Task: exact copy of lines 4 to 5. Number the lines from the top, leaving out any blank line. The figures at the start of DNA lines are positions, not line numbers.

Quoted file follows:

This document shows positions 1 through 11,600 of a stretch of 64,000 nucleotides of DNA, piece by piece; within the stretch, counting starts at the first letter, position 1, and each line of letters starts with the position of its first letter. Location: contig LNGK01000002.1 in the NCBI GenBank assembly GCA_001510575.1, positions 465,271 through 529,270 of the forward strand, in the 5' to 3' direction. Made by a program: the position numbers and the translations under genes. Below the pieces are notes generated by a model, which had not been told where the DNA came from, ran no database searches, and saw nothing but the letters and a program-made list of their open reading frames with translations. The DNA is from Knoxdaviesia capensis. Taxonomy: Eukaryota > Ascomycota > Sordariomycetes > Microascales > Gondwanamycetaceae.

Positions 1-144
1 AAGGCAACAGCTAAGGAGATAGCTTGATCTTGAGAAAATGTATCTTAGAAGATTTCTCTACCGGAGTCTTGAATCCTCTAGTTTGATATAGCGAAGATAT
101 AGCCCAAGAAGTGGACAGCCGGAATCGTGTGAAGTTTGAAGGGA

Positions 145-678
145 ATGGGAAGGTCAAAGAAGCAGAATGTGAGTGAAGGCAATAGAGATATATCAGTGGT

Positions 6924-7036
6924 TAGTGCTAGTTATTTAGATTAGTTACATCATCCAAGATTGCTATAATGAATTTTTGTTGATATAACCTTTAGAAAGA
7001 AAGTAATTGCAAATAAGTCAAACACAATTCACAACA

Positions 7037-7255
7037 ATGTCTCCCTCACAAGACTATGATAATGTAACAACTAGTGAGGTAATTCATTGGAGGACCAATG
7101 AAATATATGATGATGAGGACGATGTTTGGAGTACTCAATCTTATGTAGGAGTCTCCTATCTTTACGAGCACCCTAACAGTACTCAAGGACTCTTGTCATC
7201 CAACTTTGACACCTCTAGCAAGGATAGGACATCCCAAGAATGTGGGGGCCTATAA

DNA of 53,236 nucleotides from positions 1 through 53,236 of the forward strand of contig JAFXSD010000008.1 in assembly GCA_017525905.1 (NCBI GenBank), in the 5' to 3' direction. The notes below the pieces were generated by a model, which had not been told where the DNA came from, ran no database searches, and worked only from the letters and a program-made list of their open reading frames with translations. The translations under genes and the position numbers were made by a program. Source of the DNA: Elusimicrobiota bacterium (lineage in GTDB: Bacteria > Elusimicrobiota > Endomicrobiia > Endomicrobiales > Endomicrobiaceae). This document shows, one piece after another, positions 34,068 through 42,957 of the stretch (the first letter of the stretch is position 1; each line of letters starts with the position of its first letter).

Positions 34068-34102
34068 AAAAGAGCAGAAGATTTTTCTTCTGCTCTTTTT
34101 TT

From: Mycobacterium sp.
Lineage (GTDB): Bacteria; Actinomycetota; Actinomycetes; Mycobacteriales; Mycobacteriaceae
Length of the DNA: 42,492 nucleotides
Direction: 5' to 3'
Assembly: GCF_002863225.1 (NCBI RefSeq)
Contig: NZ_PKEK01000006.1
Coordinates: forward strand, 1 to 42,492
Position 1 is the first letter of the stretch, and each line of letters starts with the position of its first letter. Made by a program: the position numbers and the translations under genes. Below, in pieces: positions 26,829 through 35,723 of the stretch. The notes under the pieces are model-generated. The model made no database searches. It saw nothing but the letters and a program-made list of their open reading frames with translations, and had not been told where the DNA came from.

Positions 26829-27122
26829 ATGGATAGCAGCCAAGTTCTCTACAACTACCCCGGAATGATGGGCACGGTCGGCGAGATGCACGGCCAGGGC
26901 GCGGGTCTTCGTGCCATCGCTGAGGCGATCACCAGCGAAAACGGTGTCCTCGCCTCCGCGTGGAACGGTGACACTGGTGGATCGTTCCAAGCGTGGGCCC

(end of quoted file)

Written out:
101 AGCCCAAGAAGTGGACAGCCGGAATCGTGTGAAGTTTGAAGGGA

Positions 145-678